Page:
Parkinson’s Disease Use Stomach Nerves To Climb Its Way To The Brain

Researchers gain more evidence that Parkinson’s disease starts at a person’s stomach, where it eventually climbs its way up the human body’s brain tissues causing detrimental effects.

It is long established the Parkinson’s disease is closely related to the death of brain tissues, specifically the nerve cells in the midbrain. The condition is a slow and agonizing death sentence, where it kills off nerve cells causing the person infected to gradually lose control over their motor skills such as balancing, walking, holding, eating, and even talking.

Over time, the disease becomes increasingly severe that patients end up bedridden and often die because the autonomic nervous system is no longer functioning correctly. 

Research explains that the disease is caused by a naturally-forming protein called alpha-synuclein, which is usually found in the brain in the endings of nerve cells. However, these proteins can sometimes mutate and fold, causing damage to the nerve cells of the substantia nigra pars compacta (SNc)— a core area of the midbrain. Among other things, SNc is responsible for the production of the hormone dopamine, which performs many vital tasks in the body, such as controlling blood flow.

The dead nerve tissues are then seen as a pool of dead brain matter called Lewy bodies. These pools represent areas of the brain that could affect a person, such as motor skills or how a person regulates their emotions.

In a new study by Johns Hopkins University School of Medicine, they were able to collect significant evidence that the disease is connected to the stomach. The study was published in the journal Neuron.

To prove their hypothesis, they used mice as test subjects and injected their stomach linings or nerves between the stomach mucosa with high concentrations of the mutated and folded proteins.

Researchers believed that the mutated nerves would climb its way to the brain through the vagus nerve—connects the brain and the gut—like a ladder.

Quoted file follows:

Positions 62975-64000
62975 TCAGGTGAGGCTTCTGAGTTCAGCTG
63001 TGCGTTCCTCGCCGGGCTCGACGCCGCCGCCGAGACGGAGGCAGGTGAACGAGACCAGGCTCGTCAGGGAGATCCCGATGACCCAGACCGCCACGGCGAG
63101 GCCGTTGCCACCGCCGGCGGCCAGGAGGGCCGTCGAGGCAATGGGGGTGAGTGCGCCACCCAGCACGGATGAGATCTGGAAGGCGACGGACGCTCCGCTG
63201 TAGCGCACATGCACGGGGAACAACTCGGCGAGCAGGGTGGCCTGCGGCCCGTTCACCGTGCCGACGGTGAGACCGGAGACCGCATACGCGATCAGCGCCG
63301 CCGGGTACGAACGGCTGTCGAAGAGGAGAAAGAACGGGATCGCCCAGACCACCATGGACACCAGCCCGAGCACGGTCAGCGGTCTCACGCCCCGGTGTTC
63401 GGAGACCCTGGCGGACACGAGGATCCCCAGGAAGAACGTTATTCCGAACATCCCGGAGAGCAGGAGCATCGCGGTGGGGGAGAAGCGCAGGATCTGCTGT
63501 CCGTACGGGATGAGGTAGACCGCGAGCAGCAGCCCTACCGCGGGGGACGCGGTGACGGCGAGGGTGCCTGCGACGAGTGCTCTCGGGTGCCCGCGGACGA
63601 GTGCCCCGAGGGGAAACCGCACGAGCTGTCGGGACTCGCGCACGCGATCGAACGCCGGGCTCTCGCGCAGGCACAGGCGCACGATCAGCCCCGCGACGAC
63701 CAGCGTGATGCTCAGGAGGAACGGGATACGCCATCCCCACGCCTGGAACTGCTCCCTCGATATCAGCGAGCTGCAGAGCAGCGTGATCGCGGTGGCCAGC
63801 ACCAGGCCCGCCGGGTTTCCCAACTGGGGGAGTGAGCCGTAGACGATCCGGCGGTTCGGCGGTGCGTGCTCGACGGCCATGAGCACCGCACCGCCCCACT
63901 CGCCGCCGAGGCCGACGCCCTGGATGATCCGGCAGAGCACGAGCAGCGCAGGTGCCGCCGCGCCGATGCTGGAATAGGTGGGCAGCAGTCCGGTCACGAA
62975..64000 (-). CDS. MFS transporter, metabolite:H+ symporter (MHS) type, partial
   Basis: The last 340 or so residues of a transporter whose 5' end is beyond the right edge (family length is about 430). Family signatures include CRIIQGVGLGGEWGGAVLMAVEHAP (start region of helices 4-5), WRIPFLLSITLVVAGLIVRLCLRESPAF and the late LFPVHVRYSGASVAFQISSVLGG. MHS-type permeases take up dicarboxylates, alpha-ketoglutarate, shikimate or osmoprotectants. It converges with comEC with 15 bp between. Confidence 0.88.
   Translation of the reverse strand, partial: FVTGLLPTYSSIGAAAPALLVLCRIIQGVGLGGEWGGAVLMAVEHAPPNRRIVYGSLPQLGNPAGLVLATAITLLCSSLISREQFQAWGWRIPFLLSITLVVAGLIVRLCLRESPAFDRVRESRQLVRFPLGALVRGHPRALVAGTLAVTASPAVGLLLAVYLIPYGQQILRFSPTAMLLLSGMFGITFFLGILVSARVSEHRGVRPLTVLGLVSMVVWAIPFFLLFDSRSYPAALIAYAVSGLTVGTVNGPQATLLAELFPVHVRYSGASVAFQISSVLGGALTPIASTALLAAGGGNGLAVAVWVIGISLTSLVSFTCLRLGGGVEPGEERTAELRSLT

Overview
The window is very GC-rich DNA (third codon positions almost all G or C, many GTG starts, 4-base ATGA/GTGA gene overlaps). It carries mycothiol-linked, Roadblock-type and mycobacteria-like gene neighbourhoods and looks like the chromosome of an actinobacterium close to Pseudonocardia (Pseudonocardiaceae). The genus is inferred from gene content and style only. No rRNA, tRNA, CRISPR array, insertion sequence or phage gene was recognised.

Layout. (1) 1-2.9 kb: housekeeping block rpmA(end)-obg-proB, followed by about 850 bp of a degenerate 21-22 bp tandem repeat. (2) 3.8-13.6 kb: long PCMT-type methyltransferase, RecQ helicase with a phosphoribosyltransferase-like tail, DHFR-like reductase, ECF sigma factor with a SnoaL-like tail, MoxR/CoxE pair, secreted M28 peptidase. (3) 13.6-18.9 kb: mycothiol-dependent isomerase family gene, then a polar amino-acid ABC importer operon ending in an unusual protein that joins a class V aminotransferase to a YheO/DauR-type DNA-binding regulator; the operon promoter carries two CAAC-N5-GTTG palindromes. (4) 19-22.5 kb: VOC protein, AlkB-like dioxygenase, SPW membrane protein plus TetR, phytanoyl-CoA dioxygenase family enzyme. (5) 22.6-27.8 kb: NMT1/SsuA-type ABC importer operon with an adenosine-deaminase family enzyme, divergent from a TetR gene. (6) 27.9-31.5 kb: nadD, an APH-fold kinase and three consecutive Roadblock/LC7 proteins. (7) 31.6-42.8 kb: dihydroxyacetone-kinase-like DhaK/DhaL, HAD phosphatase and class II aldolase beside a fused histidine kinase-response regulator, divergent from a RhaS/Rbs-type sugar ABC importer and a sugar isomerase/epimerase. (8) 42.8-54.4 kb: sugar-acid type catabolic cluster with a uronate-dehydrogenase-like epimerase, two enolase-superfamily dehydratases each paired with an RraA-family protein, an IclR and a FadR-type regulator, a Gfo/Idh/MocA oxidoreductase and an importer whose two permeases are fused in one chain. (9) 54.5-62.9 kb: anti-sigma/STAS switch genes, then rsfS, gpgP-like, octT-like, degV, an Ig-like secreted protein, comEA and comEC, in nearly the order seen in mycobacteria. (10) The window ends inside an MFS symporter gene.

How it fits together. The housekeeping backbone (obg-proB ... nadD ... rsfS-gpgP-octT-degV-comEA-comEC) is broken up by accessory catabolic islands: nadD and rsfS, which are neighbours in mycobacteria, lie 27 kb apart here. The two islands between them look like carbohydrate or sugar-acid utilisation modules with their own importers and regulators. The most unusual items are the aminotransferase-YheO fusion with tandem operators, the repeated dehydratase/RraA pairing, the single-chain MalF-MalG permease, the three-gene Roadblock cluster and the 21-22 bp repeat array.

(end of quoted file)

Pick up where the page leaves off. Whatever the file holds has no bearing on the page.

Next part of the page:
In their findings, several months after the injection, they discovered that the mutated proteins were found in different parts of the mice’s midbrain and spreading as expected with early Parkinson’s disease in humans.

To prove the theory, researchers also injected a different set of mice but with their vagus nerve severed, and there was also a control group without an injection.

In the experiment, they put the three sets of mice in controlled situations to measure motor skills, anxiety, and overall behavior. Specifically, the three sets of mice were made to build their nests and explore new environments.

They discovered that both the control group and the group with severed vagus nerves showed normal mice behavior as opposed to the group with mutated proteins injected in their stomach linings. Notably, the latter showed significant anomalies in terms of motor and anxiety behaviors—hallmarks of Parkinson’s disease.

“These findings provide further proof of the gut’s role in Parkinson’s disease, and give us a model to study the disease’s progression from the start,” says Ted Dawson, M.D., Ph.D., director of the Johns Hopkins Institute for Cell Engineering and professor of neurology at the Johns Hopkins University School of Medicine.

Although nothing definitive has been established for Parkinson’s disease, the team is encouraged to find therapies and other possible measures to prevent the disease from progressing. “We have what we think is a really accurate [animal] model that can be used to work out mechanisms – but also to test therapies,” said Dawson.

Worldwide, more than 10 million people are living with Parkinson’s. Meanwhile, in the US, nearly one million people will be living with the disease by 2020, which is more than the combined number of people diagnosed with multiple sclerosis, muscular dystrophy and Lou Gehrig’s disease (or Amyotrophic Lateral Sclerosis).

Annually, approximately 60,000 Americans are diagnosed with Parkinson’s every year. The Parkinson’s Foundation estimates that the “combined direct and indirect cost of the disease, including treatment, social security payments and lost income, is estimated to be nearly $52 billion per year in the United States alone.”

Furthermore, they indicated that men are 1.5 times more likely to be diagnosed with the disease before the age of 50.

Dr. Beckie Port, research manager at the charity Parkinson’s UK, said the latest research builds on previous studies.“This study adds support to a growing base of evidence [implying] that changes in the gut play a key role in the initiation of Parkinson’s, although it is not believed to be the only place where the condition may start,” she told The Guardian.

“By identifying and halting these changes before they reach the brain, we may be able to prevent the majority of Parkinson’s symptoms ever appearing and improve the lives of people who will be affected.”

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